3. I know that rigging of tests is a strong claim. The actions of Michael Larabel deserve being called rigging for three main reasons: (1) Including compile-time data along with runtime performance without clear distinction between both, even though compile-time of the full code is mostly irrelevant when you use a proper build system and compile time and runtime are completely different classes of results, (2) including pointless tests between incomparable setups whose only use is to relativate any weakness of his favorite system and (3) blatantly lying in the summaries (as I show in this article).

Making websafe colors safe for colorblind people

I just made the colors of my plotting framework safe for colorblind people (thanks to Paul Tol’s notes) and I want to share a very nice result I got: How to make the really websafe colors safe for colorblind people with minimal changes.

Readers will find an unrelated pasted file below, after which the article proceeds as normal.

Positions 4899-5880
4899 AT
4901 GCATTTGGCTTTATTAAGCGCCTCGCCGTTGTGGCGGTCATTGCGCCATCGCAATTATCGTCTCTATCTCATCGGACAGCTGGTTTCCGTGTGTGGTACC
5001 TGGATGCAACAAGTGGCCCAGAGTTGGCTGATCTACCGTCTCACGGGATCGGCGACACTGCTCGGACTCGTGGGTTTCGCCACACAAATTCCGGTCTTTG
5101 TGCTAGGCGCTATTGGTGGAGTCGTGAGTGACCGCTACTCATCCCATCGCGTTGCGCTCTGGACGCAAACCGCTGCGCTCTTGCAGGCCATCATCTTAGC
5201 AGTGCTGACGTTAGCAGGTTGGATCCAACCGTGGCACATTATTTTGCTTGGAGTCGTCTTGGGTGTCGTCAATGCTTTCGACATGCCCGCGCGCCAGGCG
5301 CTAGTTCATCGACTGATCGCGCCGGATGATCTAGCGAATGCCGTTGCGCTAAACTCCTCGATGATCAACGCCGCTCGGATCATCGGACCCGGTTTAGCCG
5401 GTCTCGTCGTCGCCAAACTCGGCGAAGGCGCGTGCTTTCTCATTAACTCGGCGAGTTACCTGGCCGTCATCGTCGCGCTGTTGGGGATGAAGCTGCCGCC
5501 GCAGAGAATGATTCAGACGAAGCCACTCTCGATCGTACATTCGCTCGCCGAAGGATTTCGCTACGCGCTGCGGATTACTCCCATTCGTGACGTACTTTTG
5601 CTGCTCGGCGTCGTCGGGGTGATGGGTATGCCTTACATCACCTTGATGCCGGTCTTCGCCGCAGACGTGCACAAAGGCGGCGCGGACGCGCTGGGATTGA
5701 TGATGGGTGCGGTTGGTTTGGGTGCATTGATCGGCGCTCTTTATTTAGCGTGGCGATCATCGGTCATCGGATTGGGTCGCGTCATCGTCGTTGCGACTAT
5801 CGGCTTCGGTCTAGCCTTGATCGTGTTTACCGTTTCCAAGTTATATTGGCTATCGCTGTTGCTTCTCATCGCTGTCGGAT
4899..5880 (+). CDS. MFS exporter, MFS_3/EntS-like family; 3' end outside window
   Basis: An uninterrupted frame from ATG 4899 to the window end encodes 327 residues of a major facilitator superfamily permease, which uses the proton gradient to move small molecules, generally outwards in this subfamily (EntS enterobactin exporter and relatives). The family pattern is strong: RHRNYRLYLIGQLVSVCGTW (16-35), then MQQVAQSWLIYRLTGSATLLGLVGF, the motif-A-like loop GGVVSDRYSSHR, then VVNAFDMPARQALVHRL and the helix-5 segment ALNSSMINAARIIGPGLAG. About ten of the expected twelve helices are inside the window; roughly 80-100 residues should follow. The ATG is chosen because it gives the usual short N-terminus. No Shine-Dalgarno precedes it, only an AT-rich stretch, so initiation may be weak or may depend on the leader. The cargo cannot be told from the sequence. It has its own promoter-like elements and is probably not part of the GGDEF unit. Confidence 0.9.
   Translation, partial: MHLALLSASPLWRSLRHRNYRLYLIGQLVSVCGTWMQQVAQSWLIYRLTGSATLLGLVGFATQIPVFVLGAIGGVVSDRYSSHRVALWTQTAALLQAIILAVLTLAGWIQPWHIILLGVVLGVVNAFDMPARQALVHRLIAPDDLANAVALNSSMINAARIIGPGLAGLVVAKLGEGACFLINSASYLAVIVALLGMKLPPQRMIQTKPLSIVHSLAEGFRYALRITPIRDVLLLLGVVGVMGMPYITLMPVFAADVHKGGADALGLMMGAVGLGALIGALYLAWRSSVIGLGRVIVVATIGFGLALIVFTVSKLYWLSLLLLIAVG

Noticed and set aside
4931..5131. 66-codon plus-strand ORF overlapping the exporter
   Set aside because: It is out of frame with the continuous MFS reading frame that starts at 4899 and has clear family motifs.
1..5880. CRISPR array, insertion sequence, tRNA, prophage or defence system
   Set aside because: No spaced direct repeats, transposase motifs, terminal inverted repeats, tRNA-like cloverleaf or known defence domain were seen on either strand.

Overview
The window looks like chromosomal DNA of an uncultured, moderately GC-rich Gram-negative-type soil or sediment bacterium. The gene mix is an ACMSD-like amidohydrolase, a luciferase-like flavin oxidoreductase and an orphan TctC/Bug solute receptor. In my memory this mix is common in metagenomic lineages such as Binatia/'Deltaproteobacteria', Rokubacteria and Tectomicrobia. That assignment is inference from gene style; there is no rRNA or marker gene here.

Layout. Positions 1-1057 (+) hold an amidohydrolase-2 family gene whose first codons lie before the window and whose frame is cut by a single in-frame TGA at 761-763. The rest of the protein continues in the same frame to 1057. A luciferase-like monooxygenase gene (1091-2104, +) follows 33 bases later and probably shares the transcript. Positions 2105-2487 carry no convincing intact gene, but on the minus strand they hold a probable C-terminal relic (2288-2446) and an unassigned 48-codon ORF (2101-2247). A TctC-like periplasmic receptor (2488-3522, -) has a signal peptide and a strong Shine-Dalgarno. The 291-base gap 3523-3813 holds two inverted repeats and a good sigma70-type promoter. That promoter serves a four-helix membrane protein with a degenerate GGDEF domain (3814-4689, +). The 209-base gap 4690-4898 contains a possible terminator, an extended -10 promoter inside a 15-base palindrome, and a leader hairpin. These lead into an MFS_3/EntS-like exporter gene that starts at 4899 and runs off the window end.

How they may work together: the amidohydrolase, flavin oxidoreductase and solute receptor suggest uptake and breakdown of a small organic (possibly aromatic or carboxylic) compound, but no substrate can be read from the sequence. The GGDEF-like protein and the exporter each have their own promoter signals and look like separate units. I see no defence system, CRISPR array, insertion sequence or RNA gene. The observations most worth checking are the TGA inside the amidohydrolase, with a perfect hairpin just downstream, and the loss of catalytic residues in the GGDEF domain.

(the colorblind-safe colors are on the left, the original websafe colors on the right)

To do so, I turned to Color Oracle (for simulation of colorblindness directly on my screen) and Emacs rainbow-mode (for seeing the colors while editing the hex-codes - as shown in the screenshots above) and tweaked the color codes bit by bit, until they were distinguishable in the simulation of Deuteranopia, Protanopia and Tritanopia.

Installing Scipy and PyNIO on a Bare Cluster with the Intel Compiler

2 years ago I had the task of running a python-program using scipy on our university cluster, using the Intel Compiler. I needed all those (as well as PyNIO and some other stuff) for running TM5 with the python shell on the HC3 of KIT.